Scott Harrison spent about 10 years as a nightclub promoter in New York City.
"My life revolved around smoking, drugs, models and hard drinking," he said in a 2018 interview. "I worked at more than 40 nightclubs over a decade, and on the outside, it looked like I had it all."
But at age 28, during a vacation in South America, he had an epiphany.
"I realized I had suddenly (or slowly) become the worst version of myself. And the worst person I knew," he said. "I was morally bankrupt and living a life I wasn't proud of - one that ran directly counter to the values I was raised to believe in. I wondered what the exact opposite of my life would look like. What might it look like to return to the morality and spirituality of my youth? What might it look like to serve others instead of myself?"
That realization eventually led Harrison to create charity: water in 2006. The nonprofit, designed to address the global water crisis, has mobilized more than 1 million donors around the world to fund more than 59,000 water projects in 29 countries that will serve more than 11 million people. Charity: water has raised more than $400 million. Harrison has been recognized on Fortune's 40 under 40 list and Forbes' Impact 30 list, and he was ranked No. 10 in Fast Company's 100 Most Creative People in Business. He is a World Economic Forum Young Global Leader.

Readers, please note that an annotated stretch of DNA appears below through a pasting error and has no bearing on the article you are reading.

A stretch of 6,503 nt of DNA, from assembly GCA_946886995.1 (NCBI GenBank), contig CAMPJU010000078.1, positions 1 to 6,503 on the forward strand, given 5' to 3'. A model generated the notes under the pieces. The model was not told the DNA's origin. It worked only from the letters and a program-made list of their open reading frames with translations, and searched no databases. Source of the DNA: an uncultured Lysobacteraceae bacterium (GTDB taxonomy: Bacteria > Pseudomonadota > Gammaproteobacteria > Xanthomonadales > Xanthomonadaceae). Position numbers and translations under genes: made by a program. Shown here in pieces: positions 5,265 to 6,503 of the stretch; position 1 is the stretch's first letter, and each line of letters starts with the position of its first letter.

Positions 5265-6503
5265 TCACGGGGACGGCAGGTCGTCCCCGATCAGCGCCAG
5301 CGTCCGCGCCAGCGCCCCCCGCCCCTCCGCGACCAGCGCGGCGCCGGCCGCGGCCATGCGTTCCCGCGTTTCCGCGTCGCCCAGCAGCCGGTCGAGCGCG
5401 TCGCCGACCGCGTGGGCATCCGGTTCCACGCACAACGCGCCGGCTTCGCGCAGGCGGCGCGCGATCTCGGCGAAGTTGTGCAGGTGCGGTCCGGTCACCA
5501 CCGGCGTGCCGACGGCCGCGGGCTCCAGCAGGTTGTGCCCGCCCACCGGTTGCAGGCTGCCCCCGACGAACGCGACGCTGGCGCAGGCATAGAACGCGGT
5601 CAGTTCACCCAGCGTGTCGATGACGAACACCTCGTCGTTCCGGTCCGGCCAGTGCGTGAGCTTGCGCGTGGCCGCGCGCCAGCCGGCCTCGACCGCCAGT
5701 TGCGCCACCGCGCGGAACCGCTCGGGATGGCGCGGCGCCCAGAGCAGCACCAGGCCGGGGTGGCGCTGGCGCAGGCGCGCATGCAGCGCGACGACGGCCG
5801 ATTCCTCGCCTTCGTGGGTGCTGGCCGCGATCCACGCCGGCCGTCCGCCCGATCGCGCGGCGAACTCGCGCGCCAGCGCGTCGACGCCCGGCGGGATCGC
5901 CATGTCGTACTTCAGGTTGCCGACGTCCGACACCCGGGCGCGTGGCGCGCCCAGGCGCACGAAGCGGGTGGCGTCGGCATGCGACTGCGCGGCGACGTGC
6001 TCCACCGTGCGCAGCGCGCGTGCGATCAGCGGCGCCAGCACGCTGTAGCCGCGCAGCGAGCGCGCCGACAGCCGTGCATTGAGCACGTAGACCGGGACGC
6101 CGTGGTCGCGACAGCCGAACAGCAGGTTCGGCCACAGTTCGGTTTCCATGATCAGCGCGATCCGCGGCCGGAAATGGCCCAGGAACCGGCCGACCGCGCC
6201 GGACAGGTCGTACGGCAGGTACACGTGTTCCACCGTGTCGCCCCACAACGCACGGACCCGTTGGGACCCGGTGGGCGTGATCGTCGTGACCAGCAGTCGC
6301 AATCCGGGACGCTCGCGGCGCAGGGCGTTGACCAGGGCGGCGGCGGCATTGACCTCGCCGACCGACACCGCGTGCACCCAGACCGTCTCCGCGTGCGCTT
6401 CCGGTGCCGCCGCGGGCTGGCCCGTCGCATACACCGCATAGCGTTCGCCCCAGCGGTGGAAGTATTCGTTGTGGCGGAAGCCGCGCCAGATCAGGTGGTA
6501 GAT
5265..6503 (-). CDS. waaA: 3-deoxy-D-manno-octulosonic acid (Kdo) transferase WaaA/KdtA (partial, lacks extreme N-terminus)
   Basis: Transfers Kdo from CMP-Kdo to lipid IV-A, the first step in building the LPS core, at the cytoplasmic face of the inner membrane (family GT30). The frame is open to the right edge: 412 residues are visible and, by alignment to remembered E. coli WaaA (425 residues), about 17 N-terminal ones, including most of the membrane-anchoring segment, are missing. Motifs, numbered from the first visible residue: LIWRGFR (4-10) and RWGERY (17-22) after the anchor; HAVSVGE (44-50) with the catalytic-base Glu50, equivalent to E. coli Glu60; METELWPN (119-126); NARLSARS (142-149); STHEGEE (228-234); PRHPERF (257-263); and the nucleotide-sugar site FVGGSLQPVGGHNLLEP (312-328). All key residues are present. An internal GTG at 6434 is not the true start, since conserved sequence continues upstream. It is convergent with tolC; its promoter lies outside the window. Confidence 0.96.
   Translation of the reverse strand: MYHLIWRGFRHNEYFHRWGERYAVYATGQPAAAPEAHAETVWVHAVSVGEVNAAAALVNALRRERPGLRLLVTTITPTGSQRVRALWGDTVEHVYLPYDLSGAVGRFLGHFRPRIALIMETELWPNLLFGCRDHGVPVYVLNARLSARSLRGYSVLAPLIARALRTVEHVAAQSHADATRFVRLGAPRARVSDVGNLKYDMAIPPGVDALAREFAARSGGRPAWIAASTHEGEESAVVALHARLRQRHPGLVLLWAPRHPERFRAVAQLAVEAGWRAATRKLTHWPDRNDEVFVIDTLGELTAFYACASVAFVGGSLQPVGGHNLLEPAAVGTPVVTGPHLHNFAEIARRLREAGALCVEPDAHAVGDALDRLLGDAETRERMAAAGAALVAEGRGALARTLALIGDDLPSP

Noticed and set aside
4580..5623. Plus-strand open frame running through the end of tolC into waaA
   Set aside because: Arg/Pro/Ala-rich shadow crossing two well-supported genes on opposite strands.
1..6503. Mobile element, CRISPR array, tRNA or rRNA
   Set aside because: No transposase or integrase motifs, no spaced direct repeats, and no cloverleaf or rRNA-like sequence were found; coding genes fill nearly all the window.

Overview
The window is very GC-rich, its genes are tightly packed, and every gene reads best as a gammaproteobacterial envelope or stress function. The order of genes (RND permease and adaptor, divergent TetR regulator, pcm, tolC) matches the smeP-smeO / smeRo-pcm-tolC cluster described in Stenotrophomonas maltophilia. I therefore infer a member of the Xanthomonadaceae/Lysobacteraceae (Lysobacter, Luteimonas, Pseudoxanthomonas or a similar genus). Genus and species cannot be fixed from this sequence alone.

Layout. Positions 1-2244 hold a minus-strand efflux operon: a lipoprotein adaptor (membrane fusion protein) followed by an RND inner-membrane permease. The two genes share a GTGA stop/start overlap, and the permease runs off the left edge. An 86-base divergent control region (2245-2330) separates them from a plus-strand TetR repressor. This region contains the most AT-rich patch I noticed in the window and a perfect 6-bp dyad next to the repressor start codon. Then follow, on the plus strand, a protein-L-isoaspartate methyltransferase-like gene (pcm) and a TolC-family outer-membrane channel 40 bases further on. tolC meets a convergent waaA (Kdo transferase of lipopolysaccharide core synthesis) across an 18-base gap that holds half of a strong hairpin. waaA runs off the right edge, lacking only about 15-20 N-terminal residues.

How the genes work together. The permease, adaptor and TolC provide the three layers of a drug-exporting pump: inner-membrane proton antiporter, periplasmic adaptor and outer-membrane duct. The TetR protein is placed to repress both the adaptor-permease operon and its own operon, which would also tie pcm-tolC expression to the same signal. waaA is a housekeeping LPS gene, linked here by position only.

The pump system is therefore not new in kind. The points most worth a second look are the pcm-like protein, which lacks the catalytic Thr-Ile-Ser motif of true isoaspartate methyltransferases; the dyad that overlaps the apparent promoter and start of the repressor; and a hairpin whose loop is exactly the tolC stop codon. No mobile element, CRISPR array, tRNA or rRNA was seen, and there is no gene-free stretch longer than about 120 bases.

Harrison will discuss his journey and charity: water as the Marc and Connie Jacobson Raoul Wallenberg Humanitarian Speaker, which is part of the President's Lecture Series, at 7 p.m. March 2. His talk, titled "Reinventing Charity," is free and open to the public. RSVPs are due by Feb. 28.
The University Village Bookstore will have copies of his New York Times bestselling memoir, "Thirst: A Story of Redemption, Compassion, and a Mission to Bring Clean Water to the World," available for sale.
Charity: water works with partners around the globe, and its Water Programs team spends about 30% of its time in the field managing projects, building relationships with local teams and reporting back results to donors.
Charity: water also has developed remote sensors to monitor the functionality of its water projects. Every time a project is completed, charity: water proves it using photos and GPS coordinates on Google Maps.
"Two words that are guiding points for me are trust and transparency," Harrison said.
The President's Lecture Series serves as a marketplace for ideas, featuring renowned speakers who share their knowledge, experience, opinions and accomplishments. Discussing timely topics, the series puts diversity first, offering an international lineup of authors and educators, business innovators and political figures.
The annual Wallenberg Lecture is sponsored by the Marc and Connie Jacobson Philanthropic Foundation. Speakers for the Wallenberg Lecture are chosen by the University. They must be humanitarians - those who are "making the world a better place" - balanced in their philosophical beliefs, and not at either extreme of the social spectrum.